For today's Throwback Thursday post, let's see which of the city's landmarks were used as backdrops for music videos back in the days when Much Music was still "The Nation's Music Station". Some are still around, but others have been lost to history (or development). How many can you spot?
↑ Here are the Barenaked Ladies, taking a wintry tour of their old Scarborough stomping grounds from the back of a pickup truck as they sing Bruce Cockburn's "Lovers in a Dangerous Time". The band cruises past street-hockey games ("CAR!"), strip malls, ugly apartment blocks and new (at the time) housing developments. Here's a bonus, someone's mapped all the locations.
↑ Corey Hart's "Never Surrender" video starts out in what appears to be a small town, but when troubled-teen Corey runs away from home, he hitches a ride to the big city and before you know it he's slouching along Queen Street being hit on by working girls. It all works out okay for him; by the video's end he's wearing leather wristbands and singing with his band in a grody basement club, so we know Corey's gonna be just fine.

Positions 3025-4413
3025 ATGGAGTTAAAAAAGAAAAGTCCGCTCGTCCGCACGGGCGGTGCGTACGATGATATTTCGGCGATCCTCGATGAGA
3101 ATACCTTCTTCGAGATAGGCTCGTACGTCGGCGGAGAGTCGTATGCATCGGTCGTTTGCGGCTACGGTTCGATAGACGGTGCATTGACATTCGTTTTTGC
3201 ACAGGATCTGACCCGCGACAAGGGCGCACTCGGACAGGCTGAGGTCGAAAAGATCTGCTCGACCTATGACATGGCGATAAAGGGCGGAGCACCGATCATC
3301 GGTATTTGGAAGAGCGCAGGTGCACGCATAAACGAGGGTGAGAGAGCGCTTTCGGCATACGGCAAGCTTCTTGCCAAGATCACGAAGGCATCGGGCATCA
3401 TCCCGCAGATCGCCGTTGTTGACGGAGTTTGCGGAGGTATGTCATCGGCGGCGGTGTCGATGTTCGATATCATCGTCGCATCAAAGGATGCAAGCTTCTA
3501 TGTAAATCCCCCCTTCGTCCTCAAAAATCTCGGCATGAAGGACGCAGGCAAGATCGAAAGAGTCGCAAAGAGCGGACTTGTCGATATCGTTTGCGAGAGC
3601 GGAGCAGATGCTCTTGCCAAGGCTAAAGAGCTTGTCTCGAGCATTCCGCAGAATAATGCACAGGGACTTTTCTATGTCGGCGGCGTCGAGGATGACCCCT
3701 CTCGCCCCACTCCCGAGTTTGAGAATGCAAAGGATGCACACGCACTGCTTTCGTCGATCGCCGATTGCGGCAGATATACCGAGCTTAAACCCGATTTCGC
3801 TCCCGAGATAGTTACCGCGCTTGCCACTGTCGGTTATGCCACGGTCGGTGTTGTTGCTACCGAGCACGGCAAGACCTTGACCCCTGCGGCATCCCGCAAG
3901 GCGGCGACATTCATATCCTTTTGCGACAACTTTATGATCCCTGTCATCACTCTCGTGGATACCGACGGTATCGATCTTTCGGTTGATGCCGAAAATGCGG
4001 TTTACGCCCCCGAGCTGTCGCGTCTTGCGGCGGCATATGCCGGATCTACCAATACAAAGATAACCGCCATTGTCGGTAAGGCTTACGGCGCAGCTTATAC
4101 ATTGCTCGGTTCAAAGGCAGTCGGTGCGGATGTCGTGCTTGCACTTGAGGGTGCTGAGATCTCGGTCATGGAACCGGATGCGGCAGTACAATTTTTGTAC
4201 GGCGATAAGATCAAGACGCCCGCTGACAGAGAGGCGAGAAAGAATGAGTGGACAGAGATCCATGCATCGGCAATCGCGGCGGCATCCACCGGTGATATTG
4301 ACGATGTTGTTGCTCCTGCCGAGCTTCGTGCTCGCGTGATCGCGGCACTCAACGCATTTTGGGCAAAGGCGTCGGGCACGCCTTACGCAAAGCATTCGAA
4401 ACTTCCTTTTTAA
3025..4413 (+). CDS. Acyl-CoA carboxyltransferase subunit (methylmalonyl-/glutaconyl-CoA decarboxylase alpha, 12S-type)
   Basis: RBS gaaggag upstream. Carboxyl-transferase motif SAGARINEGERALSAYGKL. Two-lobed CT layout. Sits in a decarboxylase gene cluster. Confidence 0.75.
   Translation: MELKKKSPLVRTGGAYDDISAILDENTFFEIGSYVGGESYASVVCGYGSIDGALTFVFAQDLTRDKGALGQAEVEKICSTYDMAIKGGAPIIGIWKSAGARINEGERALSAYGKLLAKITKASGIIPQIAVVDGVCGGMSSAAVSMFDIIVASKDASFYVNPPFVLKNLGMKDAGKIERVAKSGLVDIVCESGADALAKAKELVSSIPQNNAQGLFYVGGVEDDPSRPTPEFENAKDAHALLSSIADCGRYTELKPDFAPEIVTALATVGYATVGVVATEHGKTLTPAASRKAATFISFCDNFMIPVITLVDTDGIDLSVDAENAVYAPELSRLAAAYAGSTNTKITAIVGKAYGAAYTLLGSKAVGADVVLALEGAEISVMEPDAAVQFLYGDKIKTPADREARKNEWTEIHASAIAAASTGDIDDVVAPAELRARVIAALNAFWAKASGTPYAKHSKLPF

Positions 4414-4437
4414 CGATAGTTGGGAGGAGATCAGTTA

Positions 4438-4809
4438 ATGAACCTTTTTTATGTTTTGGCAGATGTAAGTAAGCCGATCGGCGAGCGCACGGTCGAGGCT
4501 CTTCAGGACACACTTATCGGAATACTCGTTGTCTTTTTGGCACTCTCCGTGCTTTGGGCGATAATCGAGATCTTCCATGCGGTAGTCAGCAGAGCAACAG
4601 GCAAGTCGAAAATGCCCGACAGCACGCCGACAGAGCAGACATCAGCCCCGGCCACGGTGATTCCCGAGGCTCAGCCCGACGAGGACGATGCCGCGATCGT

↑ The Spoons' "Romantic Traffic" uses riding the TTC as a metaphor for falling in and out of love, or something. Spiky-haired singer Gordon Deppe gazes moodily out the windows of a subway train as it crosses the Bloor Street Viaduct, bass player Sandy Horne clings to the support poles and bounces off the station walls like a billiard ball, and Rob Preuss and Derrick Ross mug and caper (sometimes at Benny-Hill speed) on the platform at Bloor station. Keep an eye out for the sadly-departed red subway trains.
↑ In "Rise Up", the catchy Latin-flavoured 1983 Parachute Club single, the band performs on the back of a flatbed truck as it rolls through neighbourhoods (slowly, of course; there are children at play) with a giant weird space-alien-head affixed to the truck's front end. The whole miming, breakdancing, moonwalking shebang eventually heads to Wellington Street, coming to a stop at Roy Thomson Hall. If they tried to shoot this video today they'd never make it through all the construction sites without losing a mime or two.
↑ Leonard Cohen may not be a Torontonian, but back in 1992 he picked that famous Dovercourt booze can the Matador Club to shoot the video of his sweet, sad "Closing Time". The club was the perfect match for the grainy black-and-white video and Cohen's gravelly voice. The Matador's sign is still on the front of the building at 466 Dovercourt, but the Matador saw its own last closing time in 2007 and the building's been empty ever since.
Know any other videos where Toronto has a starring role? Let us know in the comments.
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